Randall Flagg isn’t Stephen King’s ubervillain, as is often said – that’d be the Crimson King. However, Randall Flagg is certainly Stephen King’s BEST villain – part Loki, part Satan, as oddly likable as he is completely evil. He fought God’s soldiers in “The Stand,” he tried to topple a kingdom in “Eyes of the Dragon,” and in the Dark Tower he’s throwing every obstacle in the “Tricky Fucker Manual” in front of Roland and his gang. An illusionist and a master manipulator, Randall Flagg is the Joker to Roland’s Batman – a laughing, dancing, psychotic murderer tap dancing in the fires that eat the world. Roland could kill him in seconds in a straight fight – something Flagg never ever participates in.

Stephen Dorff As Randal Flagg

Stephen Dorff is older now, but he has that boyish, energetic quality to him that’s right at home in Flagg’s shoes. Plus, Flagg’s age is irrelevant, considering he’s an immortal world-hopping sorcerer. As shown in “Blade,” Stephen Dorff is brilliant as a mocking, smirking, bragging douchebag opposite a stoic hero. His smoky (eCig-y?) voice would be great on a scheming fellow like Flagg, as well. Also, Stephen Dorff isn’t getting a lot of work and that guy deserves to be in a major flick.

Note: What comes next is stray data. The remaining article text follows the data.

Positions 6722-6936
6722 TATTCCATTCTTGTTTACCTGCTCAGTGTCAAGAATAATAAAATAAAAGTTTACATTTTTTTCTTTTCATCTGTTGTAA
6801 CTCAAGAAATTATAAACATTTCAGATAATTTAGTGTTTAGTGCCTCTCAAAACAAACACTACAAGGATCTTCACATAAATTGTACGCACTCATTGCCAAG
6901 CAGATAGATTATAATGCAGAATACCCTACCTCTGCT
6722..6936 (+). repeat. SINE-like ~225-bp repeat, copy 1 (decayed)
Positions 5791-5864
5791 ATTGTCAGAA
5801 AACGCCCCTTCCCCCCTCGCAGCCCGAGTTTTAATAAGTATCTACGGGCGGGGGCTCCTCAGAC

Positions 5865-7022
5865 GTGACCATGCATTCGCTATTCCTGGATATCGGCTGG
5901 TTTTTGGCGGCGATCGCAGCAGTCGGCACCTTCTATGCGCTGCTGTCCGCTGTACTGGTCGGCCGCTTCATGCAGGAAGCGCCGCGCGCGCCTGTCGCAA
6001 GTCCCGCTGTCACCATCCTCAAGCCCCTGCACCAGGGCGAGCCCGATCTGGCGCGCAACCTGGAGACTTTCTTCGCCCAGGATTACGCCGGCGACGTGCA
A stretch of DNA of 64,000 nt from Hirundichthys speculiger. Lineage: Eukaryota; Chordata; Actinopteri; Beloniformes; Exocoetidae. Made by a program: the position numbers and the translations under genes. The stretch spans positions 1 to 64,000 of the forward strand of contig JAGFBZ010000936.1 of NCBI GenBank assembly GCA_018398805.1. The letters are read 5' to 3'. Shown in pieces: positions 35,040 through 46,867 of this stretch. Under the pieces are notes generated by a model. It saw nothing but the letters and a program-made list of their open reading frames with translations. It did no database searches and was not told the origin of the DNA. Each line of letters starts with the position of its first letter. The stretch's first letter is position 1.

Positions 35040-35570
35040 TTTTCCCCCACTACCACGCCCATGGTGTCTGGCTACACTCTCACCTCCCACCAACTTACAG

Defining Character Moment: Too many to count. The dude is chuckling maliciousness personified.

Typical Dialogue: “Liars sit in chairs, you know. Truth tellers just sort of hunker down.”

Understudies: Jamey Sheridan (The Stand), Edward Norton (Death to Smoochy)

What’s Your Dreamcasting?

What do you think? Agree, disagree, have suggestions of your own? Or, do you have ideas for casting less prominent characters like Father Callahan, Young Roland/Cuthbert/Alain, Susan Delgado, the Tick Tock Man, Rhea of the Coos, or even Mordred or the Crimson King himself? Shoot your brain-thoughts into the comments below, and I’ll say “thankee-sai.”